According to this, I have 0.0076mm of clearance




After the first two rods you’ll have to move to the third and fourth. You need to rotate the engine. You do this with a 32mm socket at the front of the engine and turn clockwise



Eventually the third and fourth rods with be right in the middle and you can work on those. Repeat the process until you’re done



Lets see what the bearings look like!









I also removed the engine mounts and swapped them for BW units. Note that after only 36k miles mine were not looking too hot









You bolt the engine mount to the subframe instead of to the engine cradle where it just was

1029

Installation is the reverse of disassembly, but just in case I show the steering rack which is the hardest part. Start raising the subframe slowly and the parts will more or less mate up
Note you should reapply green loctite to the steering rack bolt before reassembling










Don’t forget to fill up with oil and change the oil filter before turning the engine on!


As the engine is completely emptied of oil, someone suggested to pull fuse 39 so the engine doesn’t start. You can see that below. I did this, but the engine still fires and then won’t start, which I don’t think is an advantage. If it just cranked then yes, but by pulling this fuse it cranks, then fires, then dies. After a few tries I reinstalled the fuse and turned the engine on, leaving it alone for a while so it heated up. I recommend you do that from the beginning




Last edited by SYT_Shadow; Mon, Dec-12-2016 at 01:24:23 PM.
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Old Mon, Dec-12-2016, 02:41:51 AM   #4
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Default Re: DIY: S65 M3 Rod Bearing

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Old Mon, Dec-12-2016, 03:20:28 AM   #5
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Default Re: DIY: S65 M3 Rod Bearing

Very thorough DIY. Thanks for taking the time to photograph the steps and post details about most steps. This will encourage more people to do the job on their own and save $1500+ in labor for a 12 hour job (and many of the shops that are charging that much in labor have done it a few times and gotten it down to 8 hours). Its not rocket science but you need to have certain tools and know what your are doing. These posts help you understand what you are doing.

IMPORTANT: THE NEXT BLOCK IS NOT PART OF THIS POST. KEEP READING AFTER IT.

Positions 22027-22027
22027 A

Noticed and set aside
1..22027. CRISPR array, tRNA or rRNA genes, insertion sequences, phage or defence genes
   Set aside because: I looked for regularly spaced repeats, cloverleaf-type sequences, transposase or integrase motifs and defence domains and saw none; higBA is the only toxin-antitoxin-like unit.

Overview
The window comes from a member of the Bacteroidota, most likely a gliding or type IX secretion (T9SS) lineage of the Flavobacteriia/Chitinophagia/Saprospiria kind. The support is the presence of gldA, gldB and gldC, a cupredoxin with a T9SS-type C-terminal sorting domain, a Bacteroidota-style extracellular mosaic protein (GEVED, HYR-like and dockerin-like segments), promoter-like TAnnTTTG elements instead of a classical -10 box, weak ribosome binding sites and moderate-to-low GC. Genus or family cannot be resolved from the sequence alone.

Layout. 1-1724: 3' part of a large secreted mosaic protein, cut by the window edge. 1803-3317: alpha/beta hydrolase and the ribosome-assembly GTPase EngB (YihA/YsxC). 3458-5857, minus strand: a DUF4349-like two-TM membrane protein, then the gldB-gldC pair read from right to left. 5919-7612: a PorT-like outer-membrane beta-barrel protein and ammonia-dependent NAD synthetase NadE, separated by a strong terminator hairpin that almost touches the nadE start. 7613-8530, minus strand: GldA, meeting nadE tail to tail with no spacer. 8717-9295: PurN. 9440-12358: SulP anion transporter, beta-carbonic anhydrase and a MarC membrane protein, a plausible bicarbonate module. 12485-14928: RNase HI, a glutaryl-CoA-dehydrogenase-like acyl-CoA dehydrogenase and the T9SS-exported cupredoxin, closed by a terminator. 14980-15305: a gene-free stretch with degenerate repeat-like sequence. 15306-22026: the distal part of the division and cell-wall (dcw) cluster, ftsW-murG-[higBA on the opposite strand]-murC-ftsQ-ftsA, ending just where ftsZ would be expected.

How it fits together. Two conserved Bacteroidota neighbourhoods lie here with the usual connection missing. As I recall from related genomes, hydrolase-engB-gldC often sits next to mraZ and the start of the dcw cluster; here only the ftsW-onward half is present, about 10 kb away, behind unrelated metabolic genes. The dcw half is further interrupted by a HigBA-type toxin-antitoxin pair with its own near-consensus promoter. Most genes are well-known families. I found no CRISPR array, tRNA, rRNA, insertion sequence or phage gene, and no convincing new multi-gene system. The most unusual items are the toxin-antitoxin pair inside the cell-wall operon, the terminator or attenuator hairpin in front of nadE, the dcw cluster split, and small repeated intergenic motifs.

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Old Mon, Dec-12-2016, 03:59:42 AM   #6
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Default Re: DIY: S65 M3 Rod Bearing

Amazing diy. I wish there was one of those rent a lifts around nyc
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Old Mon, Dec-12-2016, 04:06:39 AM   #7
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Default Re: DIY: S65 M3 Rod Bearing

The OP drove to RI from a little bit outside of NYC to DIY. If it is something you want to DIY, you can save $500-1000 even after paying for the lift and a hotel and food and gas.
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Old Mon, Dec-12-2016, 11:49:44 AM   #8
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Default Re: DIY: S65 M3 Rod Bearing

Quote:
Originally Posted by Avplayer View Post
Amazing diy. I wish there was one of those rent a lifts around nyc
It's well worth the drive from NYC. I would have driven to Vermont or Washington to be able to do this
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Old Wed, Dec-21-2016, 02:28:51 PM   #9
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Default Re: DIY: S65 M3 Rod Bearing

Great read, thanks for sharing!
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Old Thu, Dec-22-2016, 01:48:41 AM   #10
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Default Re: DIY: S65 M3 Rod Bearing

Amazing DIY! This is such a great service to the community. Thanks for the time, effort, and helping others out as well.
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Discussing DIY: S65 M3 Rod Bearing in the E90 M3 (Sedan) | E92 M3 (Coupe) | E93 M3 (Convertible) (2008-2013) Forum - {Engine: S65 - Max Hp: 414 hp (420 hp Euro) at 8,300 rpm / 295 lb/ft at 3,900 rpm} at BMW M3 Forum.com (E30 M3 | E36 M3 | E46 M3 | E92 M3 | F80/X)